Clara Sousa-Silva is a quantum astrochemist at the Center for Astrophysics | Harvard & Smithsonian who has studied the potential for life on Venus. In 2020, she helped detect phosphine in the planet's atmosphere, suggesting that life may exist in Venus' clouds.

On Wednesday, NASA announced plans for two new missions to Venus: DAVINCI+ and VERITAS. The instruments will explore Venus' atmosphere and surface and will be the first NASA exploration of the world in over 30 years. 

"It’s a very exciting time to work on Venus," Sousa-Silva says.

Sousa-Silva investigates how molecules interact with light so that they can be detected on faraway worlds. She spends most of her time studying molecules that life can produce so that, one day, she can detect an alien biosphere. Her favorite molecular biosignature is phosphine: a terrifying gas associated with mostly unpleasant life. When she is not deciphering exoplanet atmospheres, Clara works hard to persuade the next generation of scientists to become an active part of the astronomical community.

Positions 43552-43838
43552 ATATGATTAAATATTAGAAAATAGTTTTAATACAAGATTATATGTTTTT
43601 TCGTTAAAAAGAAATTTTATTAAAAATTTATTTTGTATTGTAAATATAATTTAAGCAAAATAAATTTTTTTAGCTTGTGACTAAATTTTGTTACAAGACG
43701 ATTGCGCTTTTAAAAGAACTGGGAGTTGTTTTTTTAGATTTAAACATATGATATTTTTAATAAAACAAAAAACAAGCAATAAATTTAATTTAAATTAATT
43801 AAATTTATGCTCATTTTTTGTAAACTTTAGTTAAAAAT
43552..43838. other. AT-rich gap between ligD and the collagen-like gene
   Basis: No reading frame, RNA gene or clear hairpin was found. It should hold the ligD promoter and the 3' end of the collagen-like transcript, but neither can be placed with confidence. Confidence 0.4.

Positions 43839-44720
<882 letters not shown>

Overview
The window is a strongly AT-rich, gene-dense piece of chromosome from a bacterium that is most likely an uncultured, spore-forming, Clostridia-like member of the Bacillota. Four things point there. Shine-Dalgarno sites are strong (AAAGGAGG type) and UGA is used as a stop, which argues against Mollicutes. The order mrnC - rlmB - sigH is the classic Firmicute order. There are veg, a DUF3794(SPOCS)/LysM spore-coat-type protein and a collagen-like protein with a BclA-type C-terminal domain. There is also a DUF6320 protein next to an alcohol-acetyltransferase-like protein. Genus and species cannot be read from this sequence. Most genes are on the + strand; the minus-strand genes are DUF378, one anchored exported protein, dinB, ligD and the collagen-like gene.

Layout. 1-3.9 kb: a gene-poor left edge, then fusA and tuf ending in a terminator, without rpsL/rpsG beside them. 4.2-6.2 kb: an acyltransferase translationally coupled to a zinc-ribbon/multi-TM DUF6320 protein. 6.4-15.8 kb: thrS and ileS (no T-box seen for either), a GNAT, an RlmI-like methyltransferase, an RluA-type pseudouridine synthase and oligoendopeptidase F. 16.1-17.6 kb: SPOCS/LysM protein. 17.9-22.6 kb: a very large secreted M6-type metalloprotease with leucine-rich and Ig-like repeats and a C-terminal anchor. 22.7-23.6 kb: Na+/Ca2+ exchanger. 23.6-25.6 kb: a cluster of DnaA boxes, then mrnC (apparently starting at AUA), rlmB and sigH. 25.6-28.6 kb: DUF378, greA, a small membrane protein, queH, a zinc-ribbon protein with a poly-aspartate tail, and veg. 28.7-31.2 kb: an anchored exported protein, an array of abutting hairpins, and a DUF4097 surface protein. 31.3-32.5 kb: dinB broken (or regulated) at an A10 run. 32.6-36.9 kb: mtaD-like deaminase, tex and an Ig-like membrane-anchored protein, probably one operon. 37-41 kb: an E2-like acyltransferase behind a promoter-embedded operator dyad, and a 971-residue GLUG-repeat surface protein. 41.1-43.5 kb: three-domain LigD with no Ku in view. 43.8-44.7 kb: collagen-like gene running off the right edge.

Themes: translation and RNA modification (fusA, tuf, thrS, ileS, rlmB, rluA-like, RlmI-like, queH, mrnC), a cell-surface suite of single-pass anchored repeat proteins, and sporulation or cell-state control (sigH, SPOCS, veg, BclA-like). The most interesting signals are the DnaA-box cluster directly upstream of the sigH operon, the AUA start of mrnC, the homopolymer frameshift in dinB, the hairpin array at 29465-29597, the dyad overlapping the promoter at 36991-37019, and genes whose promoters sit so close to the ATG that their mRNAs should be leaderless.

Clara holds a doctoral degree in quantum chemistry from the University College London, and a masters degree in physics and astronomy from the University of Edinburgh in Scotland. Among her many achievements, Clara is the recipient of the prestigious 51 b Pegasi Fellowship from the Heising Simons Foundation. The fellowship supports the growing field of planetary astronomy and exceptional postdoctoral scientists who make unique contributions to the field of astronomy. Prior to joining the Center for Astrophysics, Clara served as a research scientist at MIT.

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